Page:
“They have chosen a council that’s on the side of hard-working families and not a government that is only interested in a hard Brexit,” he said.
“We know there’s so much more we need to do to win the trust and confidence of our public and we will do that over the next four years.”
Speaking to the News, he added: “There have always been Conservatives in Southwark even if you go back to when the council was formed in 1965 and at one point there were quite a lot of Conservatives in Southwark. That says a lot about where they are as a party.
“I think it [Brexit] is a big contributing factor and Dulwich Village people were saying to us on the doorstep they were really uncomfortable with where the government was with Brexit so it’s not surprising in some ways.
“All of the predictions were that we could take even more seats but I was always more sceptical but we still ended up with more than we had in 2014 and it’s the best result since 1982 and we still have three seats left to go.”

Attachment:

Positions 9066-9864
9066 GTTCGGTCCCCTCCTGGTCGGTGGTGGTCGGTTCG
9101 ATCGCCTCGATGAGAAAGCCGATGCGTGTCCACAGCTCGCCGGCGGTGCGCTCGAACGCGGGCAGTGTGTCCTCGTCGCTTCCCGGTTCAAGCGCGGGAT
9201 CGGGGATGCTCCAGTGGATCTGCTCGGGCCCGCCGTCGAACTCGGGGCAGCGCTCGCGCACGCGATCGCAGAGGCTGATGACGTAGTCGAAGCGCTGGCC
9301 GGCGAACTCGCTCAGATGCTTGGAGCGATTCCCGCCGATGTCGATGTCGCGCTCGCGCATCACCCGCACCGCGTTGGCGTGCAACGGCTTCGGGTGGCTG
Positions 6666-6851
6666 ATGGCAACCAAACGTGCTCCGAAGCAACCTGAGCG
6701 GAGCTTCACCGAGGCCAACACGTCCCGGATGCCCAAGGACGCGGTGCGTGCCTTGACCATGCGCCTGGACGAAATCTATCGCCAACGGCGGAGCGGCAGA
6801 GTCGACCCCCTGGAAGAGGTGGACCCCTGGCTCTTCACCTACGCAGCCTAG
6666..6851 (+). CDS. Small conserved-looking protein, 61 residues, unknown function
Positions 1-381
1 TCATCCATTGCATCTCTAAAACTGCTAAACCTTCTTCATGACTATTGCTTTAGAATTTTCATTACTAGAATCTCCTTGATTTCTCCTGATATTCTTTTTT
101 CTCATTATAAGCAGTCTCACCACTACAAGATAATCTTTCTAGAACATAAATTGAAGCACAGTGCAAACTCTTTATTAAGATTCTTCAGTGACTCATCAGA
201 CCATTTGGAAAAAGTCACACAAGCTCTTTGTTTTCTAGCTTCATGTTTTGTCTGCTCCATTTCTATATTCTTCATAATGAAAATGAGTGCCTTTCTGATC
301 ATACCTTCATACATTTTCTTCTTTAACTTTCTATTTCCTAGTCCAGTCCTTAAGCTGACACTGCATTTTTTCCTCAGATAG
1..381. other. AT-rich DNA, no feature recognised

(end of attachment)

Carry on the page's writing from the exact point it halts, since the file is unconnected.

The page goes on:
The Lib Dems believe they have a real chance of increasing their overall numbers once the London Bridge & West Bermondsey seat is contested in June, and that they have “defied all expectations” and “strengthened” their position.
“There were many other seats where we came close to winning, and in London Bridge and West Bermondsey we have a real chance to make even further gains,” said Southwark Liberal Democrat group leader councillor Anood Al-Samerai.
“Labour’s central aim in this campaign was to make Southwark a Lib Dem-free zone. In that, they have clearly failed.”
The Green party had candidates standing in every ward in Southwark, and in St Giles ward, their lead candidate Eleanor Margolies achieved 31 per cent of the vote with 1,420 votes – a 13.8 per cent swing to the Greens since the 2014 election.
Ms Margolies, co-chair of Southwark Green party, said: “I am immensely grateful to the people who took the time to talk to me on the doorstep about their concerns and hopes, and to everyone who voted for me.
“We will continue to work with the amazing community activists in Southwark who protect trees and green spaces, defend small businesses and council housing, and scrutinise the actions of the council.”